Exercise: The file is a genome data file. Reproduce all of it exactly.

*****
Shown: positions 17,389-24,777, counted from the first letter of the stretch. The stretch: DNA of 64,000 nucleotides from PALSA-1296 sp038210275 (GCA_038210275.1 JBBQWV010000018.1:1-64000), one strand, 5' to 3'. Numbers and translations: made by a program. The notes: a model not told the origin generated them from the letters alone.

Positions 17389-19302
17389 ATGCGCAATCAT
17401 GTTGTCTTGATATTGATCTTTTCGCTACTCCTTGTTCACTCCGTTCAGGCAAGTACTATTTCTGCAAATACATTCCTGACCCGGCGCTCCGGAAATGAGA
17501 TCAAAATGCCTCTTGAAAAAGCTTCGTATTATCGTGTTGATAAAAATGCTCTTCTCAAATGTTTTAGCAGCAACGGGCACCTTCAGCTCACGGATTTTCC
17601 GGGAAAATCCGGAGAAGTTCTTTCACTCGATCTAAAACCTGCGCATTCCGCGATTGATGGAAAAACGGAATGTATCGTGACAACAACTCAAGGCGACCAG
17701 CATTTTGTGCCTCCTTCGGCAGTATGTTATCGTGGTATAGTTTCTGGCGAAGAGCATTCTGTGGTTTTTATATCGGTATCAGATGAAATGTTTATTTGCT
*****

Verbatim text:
Shown: positions 17,389-24,777, counted from the first letter of the stretch. The stretch: DNA of 64,000 nucleotides from PALSA-1296 sp038210275 (GCA_038210275.1 JBBQWV010000018.1:1-64000), one strand, 5' to 3'. Numbers and translations: made by a program. The notes: a model not told the origin generated them from the letters alone.

Positions 17389-19302
17389 ATGCGCAATCAT
17401 GTTGTCTTGATATTGATCTTTTCGCTACTCCTTGTTCACTCCGTTCAGGCAAGTACTATTTCTGCAAATACATTCCTGACCCGGCGCTCCGGAAATGAGA
17501 TCAAAATGCCTCTTGAAAAAGCTTCGTATTATCGTGTTGATAAAAATGCTCTTCTCAAATGTTTTAGCAGCAACGGGCACCTTCAGCTCACGGATTTTCC
17601 GGGAAAATCCGGAGAAGTTCTTTCACTCGATCTAAAACCTGCGCATTCCGCGATTGATGGAAAAACGGAATGTATCGTGACAACAACTCAAGGCGACCAG
17701 CATTTTGTGCCTCCTTCGGCAGTATGTTATCGTGGTATAGTTTCTGGCGAAGAGCATTCTGTGGTTTTTATATCGGTATCAGATGAAATGTTTATTTGCT